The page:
The Dunbar Lifeboat

In 1789 the young George Miller of Dunbar was witness to a wreck at South Shields. Its aftermath prompted a national competition to design a rescue lifeboat and Henry Greathead built the first based on the best elements suggested by the competition. Greathead’s Original Class eventually extended to 31 boats – the first successful rescue craft.

Meanwhile George Miller had returned to Dunbar and established himself in business. Around 1807 there was a wreck at Thorntonloch; only one crewman made land and he died soon after. This tragedy inspired Miller to action and remembering his early experience he wrote to Greathead about the costs and designs of lifeboats, then used his press to publish an appeal to buy from Greathead’s yard a lifeboat for East Lothian. 

Within a year the appeal had raised £370 – enough for the lifeboat and carriage, shipment from Shields to Dunbar, and a lifeboat house to store the craft. A local committee was appointed to manage the boat, which was stationed at Dunbar.

The Dunbar Lifeboat was called into service at least four times:

In 1808 it stood by the dismasted Royal Navy vessel Cygnet at Redheugh.

In 1810 it rescued an estimated 45 of the crew of HMS Pallas, wrecked at the Vaults; a volunteer crewman, Benjamin Wilson, was lost when the boat upset on its third trip alongside the Pallas.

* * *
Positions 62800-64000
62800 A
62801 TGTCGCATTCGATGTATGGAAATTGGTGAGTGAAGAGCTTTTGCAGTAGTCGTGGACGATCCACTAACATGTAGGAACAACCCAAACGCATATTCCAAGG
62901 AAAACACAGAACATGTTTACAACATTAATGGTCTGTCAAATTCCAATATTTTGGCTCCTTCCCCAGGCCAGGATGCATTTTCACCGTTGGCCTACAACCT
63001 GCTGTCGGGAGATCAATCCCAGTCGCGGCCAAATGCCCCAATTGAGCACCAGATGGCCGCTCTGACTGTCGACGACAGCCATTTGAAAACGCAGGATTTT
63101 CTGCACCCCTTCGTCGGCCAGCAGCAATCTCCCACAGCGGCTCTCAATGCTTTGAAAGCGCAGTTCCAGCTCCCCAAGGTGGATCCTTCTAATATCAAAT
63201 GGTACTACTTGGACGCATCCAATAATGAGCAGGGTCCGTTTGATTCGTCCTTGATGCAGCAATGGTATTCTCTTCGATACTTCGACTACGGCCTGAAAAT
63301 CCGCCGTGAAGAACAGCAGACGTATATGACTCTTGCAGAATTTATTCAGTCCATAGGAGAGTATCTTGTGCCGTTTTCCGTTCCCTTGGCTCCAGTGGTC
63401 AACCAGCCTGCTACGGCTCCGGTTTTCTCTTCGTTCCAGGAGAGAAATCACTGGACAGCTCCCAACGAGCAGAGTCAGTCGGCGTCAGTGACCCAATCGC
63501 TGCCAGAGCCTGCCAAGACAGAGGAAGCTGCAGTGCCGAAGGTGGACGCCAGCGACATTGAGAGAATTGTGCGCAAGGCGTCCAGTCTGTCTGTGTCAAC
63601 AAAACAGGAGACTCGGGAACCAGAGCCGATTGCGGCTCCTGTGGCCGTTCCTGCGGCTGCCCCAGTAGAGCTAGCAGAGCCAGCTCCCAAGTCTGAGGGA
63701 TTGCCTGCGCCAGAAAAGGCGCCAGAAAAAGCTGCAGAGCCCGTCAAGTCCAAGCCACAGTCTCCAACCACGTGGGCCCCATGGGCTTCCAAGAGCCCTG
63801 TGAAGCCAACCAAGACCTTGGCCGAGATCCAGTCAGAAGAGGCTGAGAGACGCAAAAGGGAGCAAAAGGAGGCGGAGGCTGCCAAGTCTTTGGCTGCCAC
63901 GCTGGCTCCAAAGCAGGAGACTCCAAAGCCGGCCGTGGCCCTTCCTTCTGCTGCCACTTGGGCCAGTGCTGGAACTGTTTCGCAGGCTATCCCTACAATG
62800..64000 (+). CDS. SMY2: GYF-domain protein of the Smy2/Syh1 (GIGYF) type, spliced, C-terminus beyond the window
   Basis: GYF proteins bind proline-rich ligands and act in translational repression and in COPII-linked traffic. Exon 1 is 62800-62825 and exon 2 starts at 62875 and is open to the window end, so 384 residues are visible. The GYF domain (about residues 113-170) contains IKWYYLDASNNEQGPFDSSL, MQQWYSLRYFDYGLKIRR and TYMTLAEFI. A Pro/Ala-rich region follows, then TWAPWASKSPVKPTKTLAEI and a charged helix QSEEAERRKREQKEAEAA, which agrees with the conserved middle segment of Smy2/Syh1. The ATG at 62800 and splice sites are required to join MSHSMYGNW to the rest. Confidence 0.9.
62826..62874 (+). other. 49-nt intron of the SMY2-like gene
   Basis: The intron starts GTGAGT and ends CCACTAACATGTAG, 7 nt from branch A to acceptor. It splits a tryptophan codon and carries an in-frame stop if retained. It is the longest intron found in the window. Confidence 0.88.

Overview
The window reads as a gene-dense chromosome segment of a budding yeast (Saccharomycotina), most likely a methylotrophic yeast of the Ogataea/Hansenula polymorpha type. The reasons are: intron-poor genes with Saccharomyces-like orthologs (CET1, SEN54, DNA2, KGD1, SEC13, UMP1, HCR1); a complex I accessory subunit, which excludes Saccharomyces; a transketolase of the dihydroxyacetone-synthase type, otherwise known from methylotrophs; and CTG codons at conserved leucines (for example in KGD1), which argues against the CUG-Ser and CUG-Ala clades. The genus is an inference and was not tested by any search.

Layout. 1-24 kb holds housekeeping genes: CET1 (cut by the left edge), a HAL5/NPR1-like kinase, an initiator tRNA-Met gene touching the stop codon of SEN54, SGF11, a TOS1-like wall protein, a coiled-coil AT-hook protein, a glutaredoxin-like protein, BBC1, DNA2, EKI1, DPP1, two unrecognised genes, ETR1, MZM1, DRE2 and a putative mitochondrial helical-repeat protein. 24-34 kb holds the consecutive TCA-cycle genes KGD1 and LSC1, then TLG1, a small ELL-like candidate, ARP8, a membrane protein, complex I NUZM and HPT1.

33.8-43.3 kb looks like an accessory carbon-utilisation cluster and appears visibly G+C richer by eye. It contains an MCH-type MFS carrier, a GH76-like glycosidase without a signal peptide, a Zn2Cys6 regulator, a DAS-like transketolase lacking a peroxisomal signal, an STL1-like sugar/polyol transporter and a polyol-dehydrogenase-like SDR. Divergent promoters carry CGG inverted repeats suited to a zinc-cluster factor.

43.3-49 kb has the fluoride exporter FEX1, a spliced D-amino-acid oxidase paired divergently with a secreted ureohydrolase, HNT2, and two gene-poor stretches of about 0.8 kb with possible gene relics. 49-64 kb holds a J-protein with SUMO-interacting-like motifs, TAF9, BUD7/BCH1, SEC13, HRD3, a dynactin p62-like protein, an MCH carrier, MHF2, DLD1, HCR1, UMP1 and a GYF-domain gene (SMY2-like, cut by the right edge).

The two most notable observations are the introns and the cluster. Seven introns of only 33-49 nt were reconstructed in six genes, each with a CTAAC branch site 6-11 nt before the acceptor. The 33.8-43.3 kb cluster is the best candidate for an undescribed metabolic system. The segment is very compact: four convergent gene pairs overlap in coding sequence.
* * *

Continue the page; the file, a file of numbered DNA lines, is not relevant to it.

In 1816 it saved the last two of the crew of the John and Agnes of Newcastle, cast ashore on Tyne sands in a storm.

In 1821 the boat was found to be unserviceable when the volunteers attempted to go to the aid of the Lady Anne Murray of Gatehouse of Fleet. By using a fishing yawl one crewman was saved.

The Dunbar Lifeboat and fittings were finally sold ‘for what they could bring’ on 15 October 1829. Only two of its crew are known with certainty: the Coxswain David Laing, a Dunbar boatbuilder, and the unfortunate Ben Wilson, a mariner and cooper. A list of those who attempted to launch the boat in 1821 probably includes some who had served in earlier rescues; many names are recognisable as coming from Dunbar fishing families: James Comb, James Merrylees, William Robertson, John Tod, William Miller, William Marr, William Smith, Thomas Kerr, Andrew Punton, Charles Craig, and Thomas Robertson.

The career of the Dunbar Lifeboat was well documented in the press of the day and by interested local correspondents, not least George Miller himself. The failure of the enterprise stemmed from the inability of the local committee to sustain the service. It took the development of a national recue service, now the Royal National Lifeboat Institution, to provide the infrastructure to support the vessels at Dunbar and North Berwick to the present day.

Further Reading: A History of Dunbar, James Miller (second edition, 1859); The Dunbar Lifeboat, David M Anderson, Transactions of the East Lothian Antiquarians and Field Naturalists Society, 25 (2002), 89-113. As well as these two accounts, the John Gray Centre and East Lothian’s libraries have a number of publications with information relating to Dunbar’s lifeboats including a recent (1997) history by Ivor McPhillips as well as a manuscript volume written by George Miller himself.

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